Fine-Grained View on Bribery for Group Identification

by   Niclas Boehmer, et al.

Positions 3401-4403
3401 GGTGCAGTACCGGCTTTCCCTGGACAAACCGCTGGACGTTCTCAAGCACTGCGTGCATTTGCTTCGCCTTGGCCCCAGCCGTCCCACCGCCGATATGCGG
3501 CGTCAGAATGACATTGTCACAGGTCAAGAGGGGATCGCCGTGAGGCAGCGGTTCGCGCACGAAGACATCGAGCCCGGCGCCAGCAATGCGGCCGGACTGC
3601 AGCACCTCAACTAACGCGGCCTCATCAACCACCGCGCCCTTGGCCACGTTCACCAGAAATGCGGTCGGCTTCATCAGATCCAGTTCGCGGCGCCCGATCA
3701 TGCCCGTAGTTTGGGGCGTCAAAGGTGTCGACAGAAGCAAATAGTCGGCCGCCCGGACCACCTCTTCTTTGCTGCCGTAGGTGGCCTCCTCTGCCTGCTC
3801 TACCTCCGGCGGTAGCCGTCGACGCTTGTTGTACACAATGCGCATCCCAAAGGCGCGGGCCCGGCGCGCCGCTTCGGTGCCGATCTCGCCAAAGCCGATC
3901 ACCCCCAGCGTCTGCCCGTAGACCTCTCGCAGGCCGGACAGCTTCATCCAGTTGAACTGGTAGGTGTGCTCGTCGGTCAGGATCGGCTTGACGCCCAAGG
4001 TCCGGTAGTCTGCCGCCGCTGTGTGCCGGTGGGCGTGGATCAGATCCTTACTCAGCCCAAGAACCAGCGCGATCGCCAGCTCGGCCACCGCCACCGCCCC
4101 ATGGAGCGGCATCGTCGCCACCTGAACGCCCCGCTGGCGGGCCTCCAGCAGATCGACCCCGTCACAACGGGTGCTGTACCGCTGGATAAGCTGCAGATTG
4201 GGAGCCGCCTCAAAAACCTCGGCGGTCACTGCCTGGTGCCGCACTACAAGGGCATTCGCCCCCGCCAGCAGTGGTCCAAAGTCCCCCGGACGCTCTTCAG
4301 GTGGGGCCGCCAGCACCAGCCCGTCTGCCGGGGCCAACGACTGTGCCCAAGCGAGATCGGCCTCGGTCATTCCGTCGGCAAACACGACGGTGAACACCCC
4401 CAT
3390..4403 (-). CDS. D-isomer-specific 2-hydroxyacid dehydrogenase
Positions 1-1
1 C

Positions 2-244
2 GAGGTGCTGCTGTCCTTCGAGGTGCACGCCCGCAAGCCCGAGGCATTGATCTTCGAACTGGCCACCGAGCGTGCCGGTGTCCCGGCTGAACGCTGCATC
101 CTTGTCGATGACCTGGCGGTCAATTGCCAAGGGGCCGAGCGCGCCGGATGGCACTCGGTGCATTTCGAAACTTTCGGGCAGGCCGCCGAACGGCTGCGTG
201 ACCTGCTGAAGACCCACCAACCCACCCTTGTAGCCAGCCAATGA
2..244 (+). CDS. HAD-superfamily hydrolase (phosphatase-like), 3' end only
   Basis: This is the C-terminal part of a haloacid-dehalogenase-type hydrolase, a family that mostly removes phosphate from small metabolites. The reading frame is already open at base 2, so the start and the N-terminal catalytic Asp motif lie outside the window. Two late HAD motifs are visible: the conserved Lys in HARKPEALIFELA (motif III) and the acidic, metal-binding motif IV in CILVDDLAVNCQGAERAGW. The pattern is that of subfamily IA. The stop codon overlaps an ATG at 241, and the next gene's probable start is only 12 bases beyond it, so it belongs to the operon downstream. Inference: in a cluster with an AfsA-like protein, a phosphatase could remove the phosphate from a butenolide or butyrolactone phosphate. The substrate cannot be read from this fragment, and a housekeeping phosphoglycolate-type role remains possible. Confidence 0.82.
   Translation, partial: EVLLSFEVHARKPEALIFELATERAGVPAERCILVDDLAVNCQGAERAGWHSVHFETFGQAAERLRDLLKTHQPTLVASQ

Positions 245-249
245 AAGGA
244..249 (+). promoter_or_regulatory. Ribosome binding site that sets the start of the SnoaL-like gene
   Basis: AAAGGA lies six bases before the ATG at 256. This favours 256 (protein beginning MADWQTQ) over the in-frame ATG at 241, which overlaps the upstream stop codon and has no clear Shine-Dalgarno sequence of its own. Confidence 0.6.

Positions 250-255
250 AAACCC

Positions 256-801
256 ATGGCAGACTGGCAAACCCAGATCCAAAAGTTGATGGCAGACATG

Given a set of agents qualifying or disqualifying each other, group identification is the task of identifying a socially qualified subgroup of agents. Social qualification depends on the specific rule used to aggregate individual qualifications. The classical bribery problem in this context asks how many agents need to change their qualifications in order to change the outcome in a certain way. Complementing previous results showing polynomial-time solvability or NP-hardness of bribery for various social rules in the constructive (aiming at making specific agents socially qualified) or destructive (aiming at making specific agents socially disqualified) setting, we provide a comprehensive picture of the parameterized computational complexity landscape. Conceptually, we also consider a more fine-grained concept of bribery cost, where we ask how many single qualifications need to be changed, nonunit prices for different bribery actions, and a more general bribery goal that combines the constructive and destructive setting.


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